16 During nitrification, ammonia, NH 3, is converted to nitrite and then nitrate NO 3. Try not to confuse this with nitrogen fixation. NITROGEN CYCLE

17 Assimilation is the process in which plants absorb nitrogen. When an animal eats a plant, nitrogen compounds become part of the animal’s body. NITROGEN CYCLE

18 During denitrification, nitrate, NO 3, is changed to nitrogen gas, N 2, which returns to the atmosphere. NITROGEN CYCLE

19 NITROGEN CYCLE: ON YOUR HANDOUTS, LABEL THE PARTS OF THE CYCLE.

20 NITROGEN CYCLE: MACRO PERSPECTIVE Ammonification Nitrogen fixation Nitrification Denitrification Assimilation

21 CARBON AND OXYGEN CYCLES Carbon and oxygen are critical for life on Earth, and their cycles are tied closely together. Just as with water, these are both cycled so organisms always have a supply available. The carbon cycle is the continuous movement of carbon from the nonliving environment into living things and back.

22 Starting with atmospheric carbon dioxide, the carbon cycle begins with plants and other autotrophs absorbing CO 2 and converting into usable sugars and starches. This process is known as photosynthesis. THE CARBON CYCLE

23 Animals then eat this vegetation. They break down the sugars & starches made by plants and covert it into ATP, the energy of metabolism. In the process, they release CO 2 back into the atmosphere. This process is called cellular respiration. THE CARBON CYCLE

24 All life, plants, animals & everything else, eventually dies. When it does it is broken down, decays, and collects as fossil fuels. Fossil fuels, like oil and gasoline, accumulate after millions of years of this process of death and decay. THE CARBON CYCLE

25 The burning of this fuel, called combustion, also releases carbon dioxide back into the atmosphere.

26 THE CARBON CYCLE

27 THE CARBON CYCLE: ON YOUR HANDOUTS, LABEL THE PARTS OF THE CYCLE.

28 THE CARBON CYCLE COMBUSTION Man also plays a role. We are responsible for burning fossil fuels, eating, releasing carbon dioxide, and dying. These all contribute to the cycling of carbon.

29 CONCEPTS SUMMARY These are the things you have been exposed to and need to know: 1.What is the difference between food chains and food webs. 2.Why energy is lost in a food chain. 3.The 3 main cycles of matter. 4.Why they are important. 5.What are the steps in the cycles.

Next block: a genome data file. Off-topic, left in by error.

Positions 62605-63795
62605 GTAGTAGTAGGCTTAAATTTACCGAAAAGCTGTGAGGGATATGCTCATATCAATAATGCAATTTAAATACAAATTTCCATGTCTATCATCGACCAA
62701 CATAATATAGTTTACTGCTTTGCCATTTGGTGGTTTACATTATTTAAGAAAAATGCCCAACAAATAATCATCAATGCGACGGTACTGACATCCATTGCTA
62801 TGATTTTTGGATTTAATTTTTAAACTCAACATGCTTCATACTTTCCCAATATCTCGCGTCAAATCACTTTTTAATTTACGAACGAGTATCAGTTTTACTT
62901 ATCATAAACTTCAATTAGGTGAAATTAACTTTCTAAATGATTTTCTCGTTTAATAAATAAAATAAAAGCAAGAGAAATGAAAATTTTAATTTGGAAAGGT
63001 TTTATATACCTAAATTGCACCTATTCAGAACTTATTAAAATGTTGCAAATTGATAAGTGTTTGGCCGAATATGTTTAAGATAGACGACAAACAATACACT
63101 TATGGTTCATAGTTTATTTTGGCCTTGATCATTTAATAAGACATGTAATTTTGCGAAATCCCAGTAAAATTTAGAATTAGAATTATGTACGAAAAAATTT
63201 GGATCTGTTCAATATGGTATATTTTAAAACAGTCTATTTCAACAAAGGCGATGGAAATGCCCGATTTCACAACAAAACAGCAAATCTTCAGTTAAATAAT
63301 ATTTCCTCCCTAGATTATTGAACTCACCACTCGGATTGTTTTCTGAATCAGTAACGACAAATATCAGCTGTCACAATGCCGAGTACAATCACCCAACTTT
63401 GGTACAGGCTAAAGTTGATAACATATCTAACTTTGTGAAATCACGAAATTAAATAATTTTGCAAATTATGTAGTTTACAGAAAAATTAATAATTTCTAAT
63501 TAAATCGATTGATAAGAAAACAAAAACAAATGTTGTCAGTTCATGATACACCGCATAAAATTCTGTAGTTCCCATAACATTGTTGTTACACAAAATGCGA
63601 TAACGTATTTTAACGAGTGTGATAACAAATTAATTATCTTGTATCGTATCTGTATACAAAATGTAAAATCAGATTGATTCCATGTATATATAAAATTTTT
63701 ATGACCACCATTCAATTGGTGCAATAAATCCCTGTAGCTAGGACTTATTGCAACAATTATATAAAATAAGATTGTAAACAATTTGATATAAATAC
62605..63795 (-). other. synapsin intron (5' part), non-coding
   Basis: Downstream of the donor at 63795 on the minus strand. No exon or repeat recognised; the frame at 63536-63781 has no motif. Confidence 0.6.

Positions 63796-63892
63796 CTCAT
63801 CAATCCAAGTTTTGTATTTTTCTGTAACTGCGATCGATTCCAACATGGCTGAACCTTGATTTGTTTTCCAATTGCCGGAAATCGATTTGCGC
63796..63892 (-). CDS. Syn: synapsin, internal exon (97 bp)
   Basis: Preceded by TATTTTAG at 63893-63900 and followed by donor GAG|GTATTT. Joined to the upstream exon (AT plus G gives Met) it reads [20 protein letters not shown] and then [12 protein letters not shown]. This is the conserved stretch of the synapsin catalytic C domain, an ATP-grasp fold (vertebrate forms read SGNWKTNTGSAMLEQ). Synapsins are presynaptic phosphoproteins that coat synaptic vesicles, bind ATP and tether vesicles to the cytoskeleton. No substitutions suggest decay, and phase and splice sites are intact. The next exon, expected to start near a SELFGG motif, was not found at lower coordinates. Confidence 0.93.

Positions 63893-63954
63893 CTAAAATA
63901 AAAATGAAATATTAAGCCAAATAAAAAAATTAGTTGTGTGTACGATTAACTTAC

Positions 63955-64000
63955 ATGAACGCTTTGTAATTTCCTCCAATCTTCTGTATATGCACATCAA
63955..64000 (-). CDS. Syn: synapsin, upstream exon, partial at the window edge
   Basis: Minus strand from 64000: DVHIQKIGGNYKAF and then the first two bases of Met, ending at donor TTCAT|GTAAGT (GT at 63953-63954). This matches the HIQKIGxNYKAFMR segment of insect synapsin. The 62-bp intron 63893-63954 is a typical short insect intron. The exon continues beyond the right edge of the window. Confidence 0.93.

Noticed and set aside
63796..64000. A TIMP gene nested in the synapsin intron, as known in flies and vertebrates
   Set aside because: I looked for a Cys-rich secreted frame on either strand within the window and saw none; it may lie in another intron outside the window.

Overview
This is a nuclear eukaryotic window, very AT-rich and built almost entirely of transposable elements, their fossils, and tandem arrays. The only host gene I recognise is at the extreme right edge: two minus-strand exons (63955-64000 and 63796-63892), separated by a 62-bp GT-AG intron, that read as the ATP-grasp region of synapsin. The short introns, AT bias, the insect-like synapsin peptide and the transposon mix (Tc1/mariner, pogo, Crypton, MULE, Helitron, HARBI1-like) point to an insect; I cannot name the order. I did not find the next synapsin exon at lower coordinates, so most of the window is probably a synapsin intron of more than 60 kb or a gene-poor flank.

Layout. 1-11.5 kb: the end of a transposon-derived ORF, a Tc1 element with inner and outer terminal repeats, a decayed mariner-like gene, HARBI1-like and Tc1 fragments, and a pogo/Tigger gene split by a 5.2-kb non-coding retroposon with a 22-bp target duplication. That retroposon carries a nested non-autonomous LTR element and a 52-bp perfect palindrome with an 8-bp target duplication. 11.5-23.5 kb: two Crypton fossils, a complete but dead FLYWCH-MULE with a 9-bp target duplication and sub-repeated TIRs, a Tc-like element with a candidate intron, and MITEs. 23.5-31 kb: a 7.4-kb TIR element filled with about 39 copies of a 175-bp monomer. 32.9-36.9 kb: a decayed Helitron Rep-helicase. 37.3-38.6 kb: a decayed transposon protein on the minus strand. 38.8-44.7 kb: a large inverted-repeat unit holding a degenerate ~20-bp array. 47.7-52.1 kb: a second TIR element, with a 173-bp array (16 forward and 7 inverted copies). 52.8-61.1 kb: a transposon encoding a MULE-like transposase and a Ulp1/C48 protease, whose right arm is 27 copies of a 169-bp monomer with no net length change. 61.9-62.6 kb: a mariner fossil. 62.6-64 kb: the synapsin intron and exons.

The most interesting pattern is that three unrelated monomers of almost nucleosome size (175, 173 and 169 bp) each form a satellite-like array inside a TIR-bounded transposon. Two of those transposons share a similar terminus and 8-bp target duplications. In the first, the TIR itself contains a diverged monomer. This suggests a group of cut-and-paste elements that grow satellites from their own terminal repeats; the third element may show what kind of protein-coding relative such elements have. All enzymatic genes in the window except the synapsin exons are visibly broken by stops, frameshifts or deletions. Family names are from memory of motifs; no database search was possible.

30 1. Which of the following organisms can transform light energy into chemical energy? A. organism 1 B. organism 4 C. organism 7 D. organism 9 2. If a disease killed off all of organism 2, which of the following organisms would be most affected? A. organism 3 B. organism 7 C. organism 8 D. organism 9 ANSWERS 3.. During which of the following months is the rate of photosynthesis greatest? A. May B. March C. January D. September 4. If the data were obtained from the atmosphere over an evergreen forest, the curve likely would A. rise from February to May and fall from August to November. B. vary less throughout the year. C. rise steadily from January to December. D. fall steadily from January to December. 5. If the y-axis of a graph displayed the rate of transpiration of a deciduous forest, the curve likely would A. rise from February to May and fall from August to November. B. vary little throughout the year. C. rise steadily from January to December. D. fall steadily from January to December.

31 PHOSPHORUS CYCLE Like water, carbon, oxygen, and nitrogen, phosphorus must be cycled in order for an ecosystem to support life. Remember, phosphorus is an important element in ATP and DNA. It must cycle just like the other molecules. The phosphorus cycle is the movement of phosphorus in different chemical forms from the surroundings to organisms and then back to the surroundings.

32 CYCLE ILLUSTRATION ASSIGNMENT Due Next Tuesday. Choose any cycle studied. Find pictures to represent all the participants in this cycle and make an illustration of this cycle. Briefly outline this cycle in a paragraph on your poster. Discuss details such as: The importance of the cycle.

33 CYCLE ILLUSTRATION ASSIGNMENT Due Next Tuesday. Choose any cycle studied. Find pictures to represent all the participants in this cycle and make an illustration of this cycle. Briefly outline this cycle in a paragraph on your poster. Discuss details such as: The importance of the cycle.

34 CYCLE ILLUSTRATION ASSIGNMENT Due Next Tuesday. Choose any cycle studied. Find pictures to represent all the participants in this cycle and make an illustration of this cycle. Briefly outline this cycle in a paragraph on your poster. Discuss details such as: The importance of the cycle.